Getting insurance quotes
The insurance market changes all the time and shopping around for the best quote can save you money and ensure that you get the right level of cover for your needs. Non-life insurances, like home, car, health and general liability insurance, have to be renewed every year. Your insurance company must send you a renewal notice at least 20 days before your renewal date and include the following:
- the premiums paid for the policy in the previous five years, and
- a list of any claims, including third party claims paid by the insurer to the consumer or to a third party(ies) in the previous five years.
It is the responsibility of the insurance company to ask the consumer all relevant questions in the application process so they get all the information required. The questions must be in plain intelligible language. The consumer is required to answer fully and honestly all the questions set out in the application process.
Consumers are not required to give any additional information to the insurance company at renewal time unless the insurance company has specifically asked for it.
If you are buying long-term insurance policies, such as life insurance, you should first consider your needs carefully and shop around for insurance that suits you and secondly gives you long-term value. You should ensure that the level of cover in place is suitable to your current needs and circumstances. The level of cover can be increased or reduced as your circumstances change.
Remember, the policy offering the lowest premium may not always be the best value for money.
If there is a change to the policy terms and conditions for either non-life or life insurance policies, the insurance company must notify a consumer of this change within 20 working days before renewal.
Download our motor insurance and home insurance shopping around checklists to help you keep track of your quotes and other key information.
The two main ways to buy insurance are directly from an insurance company or indirectly through your bank or a broker. The premium for an identical policy with the same company may be different, depending on whether you buy it directly from the company or through a bank/broker. Brokers may have special deals or may be able to provide a quotation from a specialist insurer in Ireland or Europe.
You can get quotes online or by telephone but you may get special rates if you buy insurance online as the costs to arrange it can be lower.
When you are shopping around for insurance, don’t forget to bargain, especially with insurance policies that need to be renewed annually. If you get a good quote from one company, it is often worth checking if your existing insurer is prepared to match it or do better, in order to keep your business.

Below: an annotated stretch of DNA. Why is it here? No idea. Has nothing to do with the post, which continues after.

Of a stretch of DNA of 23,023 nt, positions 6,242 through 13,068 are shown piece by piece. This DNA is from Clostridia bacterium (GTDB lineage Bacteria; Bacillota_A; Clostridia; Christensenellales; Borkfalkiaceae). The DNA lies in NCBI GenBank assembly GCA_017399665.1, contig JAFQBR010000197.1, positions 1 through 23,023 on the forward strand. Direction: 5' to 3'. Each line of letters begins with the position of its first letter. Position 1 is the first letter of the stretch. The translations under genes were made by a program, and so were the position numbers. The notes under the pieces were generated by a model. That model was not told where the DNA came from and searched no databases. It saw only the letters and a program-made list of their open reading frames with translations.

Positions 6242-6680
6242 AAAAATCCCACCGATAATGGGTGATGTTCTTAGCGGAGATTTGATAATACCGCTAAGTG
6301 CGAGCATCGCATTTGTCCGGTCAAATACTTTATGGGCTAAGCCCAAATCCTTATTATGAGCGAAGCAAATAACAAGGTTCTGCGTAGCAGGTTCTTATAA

Remember when you get a quote from an insurance company, this is usually only valid for a certain amount of time, so make sure to ask the insurer.
Take note of exactly how much extra you are paying if you decide to pay your insurance by instalments. By law, you must be told the cost of credit and the APR. The APR allows you to compare the cost of paying by instalments with different providers.
If you are part of a group insurance scheme, through your job or other associations, you may be able to get better value than as an individual.
Information you must be given
Under the Central Bank’s Consumer Protection Code, firms must:
- Tell you how long their quote is valid for.
- Make sure you are aware of any special conditions or restrictions that apply to the cover they are offering you (for serious illness cover only).
- Tell you about any discounts that apply or any extra premium being charged, when they give you a quote.
- Tell you that your cover or any claim you make, could be affected if you give incorrect or incomplete information when applying for cover – for example, this includes you telling your insurer you do not smoke, but you actually do.
- Issue your policy document within 10 business days of providing you with cover.
Things to consider
- What type and level of cover best meets my needs?
- How many quotes will my broker look for? Does my broker provide extra services, such as help with making claims?
- What fee, if any, will I be charged by my broker or bank? Is this instead of commission or will they also receive commission?
- Could I get a lower quote by dealing directly with the insurance company or looking online?
- What loadings are the insurance company applying in my case?
- Do I qualify for any discounts?
- Can I reduce my premium if I choose a larger excess?
- What is included in the policy and what is excluded?
Things to do when buying insurance
It is the responsibility of the insurance company to ask the relevant questions in the application process so that all the information required is received through these answers. The questions must be in plain intelligible language. The consumer is required to answer fully and honestly all the questions set out in the application process. If you do not, your policy may not be valid and you may be unable to make a claim
- Keep track of quotes: use our shopping around checklists for motor insurance and home insurance to help you keep track of quotes and benefits from different insurers.
- Always cancel old policies: if you move to another provider, make sure you cancel your old policy and any payment you set up, such as a direct debit. It is advisable to inform your bank in writing, as well as your insurer.
When an insurance company cancels your policy they:
- must repay any outstanding balance to you if you have paid your premium in full;
- must provide the reason for cancellation; and
- cannot impose a charge or fee on you for cancelling the policy.
Last updated on 28 September 2021